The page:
Saturday, May 23, 2015

Ooh, ooh, umami

One of the psych courses I did at uni (I think it was called Biological Bases of Behaviour) discussed taste. We learnt that the sensation of taste could be categorised into four basic tastes, sweetness, sourness, saltiness and bitterness, and at that time (in the 1990s) there was also discussion about whether there was a fifth category: umami. Umami is a word borrowed from Japanese, meaning 'pleasant savoury taste'. I was reminded about the concept of umami today when making a big pot of soup. Without the tomatoes and tomato paste, this soup is tasty but maybe a tad bland. With the addition of tomatoes the umami factor increases and it becomes positively delicious!

Umami? Yummy!

Big, satisfying soups are a winter staple in our house. I tend to make large quantities of soups, casseroles, and curries on weekends when I have plenty of time, and freeze meal-sized potions for quick lunches and dinners. Here's what went into today's batch of soup:

1 cup of soup mix (dried peas, barley and lentils)
3 carrots
2 parsnips
half a pumpkin
1 leek
3 tomatoes
2 tbsp tomato paste
frozen peas

Firstly, cover the soup mix with water and bring to the boil. Then add all the other vegetables (chopped) and stir in the tomato paste. Boil all together until thick – maybe about an hour in an ordinary saucepan, or about 20 minutes if you have a pressure cooker. Cool for a few minutes, then ladle into freezable containers and refrigerate until cool enough to freeze. (The combination of ingredients shown above produced six servings. Our freezer is now full.)

Of course, the ingredients are very flexible. I based today's choices on whatever looked fresh and appealing at my local organic shop, but you can add or subtract things according to taste and availability. If you're feeling carnivorous, you can toss in (say) a smoked ham hock for an extra dose of umami.

Wednesday, May 13, 2015

Date loaf just got even better!

Today I decided to make my favourite date loaf and noticed I had pistachios and ground almonds in the fridge. So with a little bit of ingredient substitution, date loaf became even more delicious! Here's the recipe.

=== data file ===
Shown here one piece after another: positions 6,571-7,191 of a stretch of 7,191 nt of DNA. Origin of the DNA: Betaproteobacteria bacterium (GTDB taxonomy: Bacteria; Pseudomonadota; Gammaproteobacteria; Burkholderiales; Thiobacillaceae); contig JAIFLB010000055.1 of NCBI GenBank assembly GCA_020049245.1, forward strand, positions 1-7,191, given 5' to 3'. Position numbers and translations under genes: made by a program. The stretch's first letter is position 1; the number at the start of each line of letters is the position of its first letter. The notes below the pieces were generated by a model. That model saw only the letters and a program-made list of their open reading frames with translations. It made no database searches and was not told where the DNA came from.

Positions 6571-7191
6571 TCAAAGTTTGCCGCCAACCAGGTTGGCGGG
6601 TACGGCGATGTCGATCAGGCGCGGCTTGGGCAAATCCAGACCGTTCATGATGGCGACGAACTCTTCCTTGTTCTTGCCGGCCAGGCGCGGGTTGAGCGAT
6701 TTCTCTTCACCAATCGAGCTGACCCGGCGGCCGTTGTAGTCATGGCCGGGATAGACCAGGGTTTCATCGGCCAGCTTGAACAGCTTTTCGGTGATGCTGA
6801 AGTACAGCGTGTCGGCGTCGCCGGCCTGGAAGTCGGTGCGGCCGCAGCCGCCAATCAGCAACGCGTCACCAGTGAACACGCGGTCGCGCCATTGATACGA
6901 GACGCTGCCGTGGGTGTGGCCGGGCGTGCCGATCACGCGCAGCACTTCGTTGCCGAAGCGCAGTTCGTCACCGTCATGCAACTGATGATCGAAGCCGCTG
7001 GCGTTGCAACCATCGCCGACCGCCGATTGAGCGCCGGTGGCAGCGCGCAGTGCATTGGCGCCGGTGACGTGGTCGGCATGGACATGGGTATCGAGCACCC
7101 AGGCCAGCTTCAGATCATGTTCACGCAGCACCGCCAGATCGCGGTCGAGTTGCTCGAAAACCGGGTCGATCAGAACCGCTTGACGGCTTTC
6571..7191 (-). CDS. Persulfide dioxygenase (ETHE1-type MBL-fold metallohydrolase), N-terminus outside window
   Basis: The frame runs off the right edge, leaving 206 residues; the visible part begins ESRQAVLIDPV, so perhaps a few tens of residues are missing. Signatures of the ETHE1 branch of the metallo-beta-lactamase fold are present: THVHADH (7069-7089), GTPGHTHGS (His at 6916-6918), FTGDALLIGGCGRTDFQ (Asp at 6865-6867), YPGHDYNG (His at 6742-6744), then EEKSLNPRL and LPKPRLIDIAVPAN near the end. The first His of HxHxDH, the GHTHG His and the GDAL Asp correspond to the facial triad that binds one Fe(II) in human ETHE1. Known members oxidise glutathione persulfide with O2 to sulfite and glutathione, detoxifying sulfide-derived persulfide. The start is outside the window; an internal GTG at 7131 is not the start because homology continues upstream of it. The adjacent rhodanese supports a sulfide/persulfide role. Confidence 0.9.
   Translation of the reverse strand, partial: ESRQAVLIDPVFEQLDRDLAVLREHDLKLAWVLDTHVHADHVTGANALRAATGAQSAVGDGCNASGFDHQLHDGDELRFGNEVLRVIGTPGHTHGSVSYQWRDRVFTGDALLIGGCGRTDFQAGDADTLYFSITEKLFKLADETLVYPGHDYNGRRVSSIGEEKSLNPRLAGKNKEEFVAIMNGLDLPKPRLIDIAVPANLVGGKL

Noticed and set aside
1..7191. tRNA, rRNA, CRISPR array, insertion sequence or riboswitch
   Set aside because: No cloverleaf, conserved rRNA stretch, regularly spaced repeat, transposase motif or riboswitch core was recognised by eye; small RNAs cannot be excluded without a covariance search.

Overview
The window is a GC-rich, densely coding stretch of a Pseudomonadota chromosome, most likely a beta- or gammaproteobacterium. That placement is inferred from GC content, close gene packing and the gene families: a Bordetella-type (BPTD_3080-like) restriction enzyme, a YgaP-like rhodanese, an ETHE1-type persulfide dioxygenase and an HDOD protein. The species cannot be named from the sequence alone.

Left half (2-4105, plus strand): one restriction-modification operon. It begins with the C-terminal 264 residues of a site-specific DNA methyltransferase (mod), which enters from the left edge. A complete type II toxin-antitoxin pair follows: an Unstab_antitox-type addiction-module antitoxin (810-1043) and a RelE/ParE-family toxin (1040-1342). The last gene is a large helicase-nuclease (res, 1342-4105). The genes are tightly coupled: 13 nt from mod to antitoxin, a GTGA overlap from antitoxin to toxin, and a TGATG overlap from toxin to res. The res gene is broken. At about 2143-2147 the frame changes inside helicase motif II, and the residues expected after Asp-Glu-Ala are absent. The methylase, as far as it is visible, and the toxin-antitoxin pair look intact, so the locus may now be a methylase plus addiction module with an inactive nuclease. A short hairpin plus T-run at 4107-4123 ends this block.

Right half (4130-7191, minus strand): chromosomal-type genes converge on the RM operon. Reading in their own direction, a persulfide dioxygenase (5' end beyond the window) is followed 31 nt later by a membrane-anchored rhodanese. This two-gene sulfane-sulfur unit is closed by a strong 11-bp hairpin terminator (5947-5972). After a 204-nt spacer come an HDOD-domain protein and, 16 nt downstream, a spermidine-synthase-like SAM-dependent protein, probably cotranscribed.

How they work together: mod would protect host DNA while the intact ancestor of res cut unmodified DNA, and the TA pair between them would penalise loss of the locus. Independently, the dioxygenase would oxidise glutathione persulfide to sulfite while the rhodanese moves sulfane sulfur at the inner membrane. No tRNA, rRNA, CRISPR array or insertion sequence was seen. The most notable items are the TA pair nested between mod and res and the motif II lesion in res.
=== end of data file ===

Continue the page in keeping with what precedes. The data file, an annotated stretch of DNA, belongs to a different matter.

1 cup chopped dates
1 teaspoon baking soda
1 tablespoon butter
1 cup boiling water
0.75 cups wholemeal flour
0.75 cups ground almonds
1 cup shelled pistachios
1 teaspoon baking powder

Put dates, butter and soda into a bowl. Pour boiling water over and mash slightly. Mix in the flour, ground almonds, pistachios and baking powder, pour into a loaf tin and bake about 50 minutes at 200 degrees C (400 degrees F). Slice and serve with butter.

This is a quick, easy snack to whip up when you realise you have guests arriving in an hour or so. It can be served warm or cold, and also freezes well for later lunches.


Monday, May 11, 2015

Single-handed (adjective) but not single-handedly (adverb)

It's been a weird few weeks. In mid-April, after having my bike serviced one rainy Friday, I was riding home and slipped in some unseen wet autumn leaves, falling on the kerb and fracturing my humerus. Alas, there's nothing humorous about a busted humerus! It is very painful. It's also very constricting, as the treatment involves at least six weeks in an immobilising sling.

Andrew, my partner of twenty-plus years, has been absolutely wonderful. He's driven me to medical appointments, taken over all of the household tasks with aplomb, and even dressed and undressed me each day. (I'm not allowed to move my left arm in certain directions so dressing is a big challenge.) I'm usually a ferociously independent person so learning to ask people  Andrew, friends, colleagues and strangers  to do things for me has been quite a stretch. Whether it is getting from A to B, opening doors, chopping ingredients or cleaning the house, I'm feeling pretty useless. Luckily my habit of keeping a weekly menu and freezing plenty of leftovers for weekday meals has paid off; we've raided the freezer and enjoyed things like pasta with homemade sauce, nachos, and all manner of legume-y soups lately.

What have I learnt from all this? That Andrew is my hero (well, I knew that already, but know it even more now), that it is OK to ask people for help, and that I really shouldn't ride my bike on rainy autumnal evenings.

When the sling is visible I almost need to hang an FAQ sign around my neck:
  1. I fell off my bike.
  2. Yes, it hurts.
  3. About six weeks.
After a while the questions became a bit repetitive, so I splashed out on a disguise.

Now you see it ... 

... now you don't!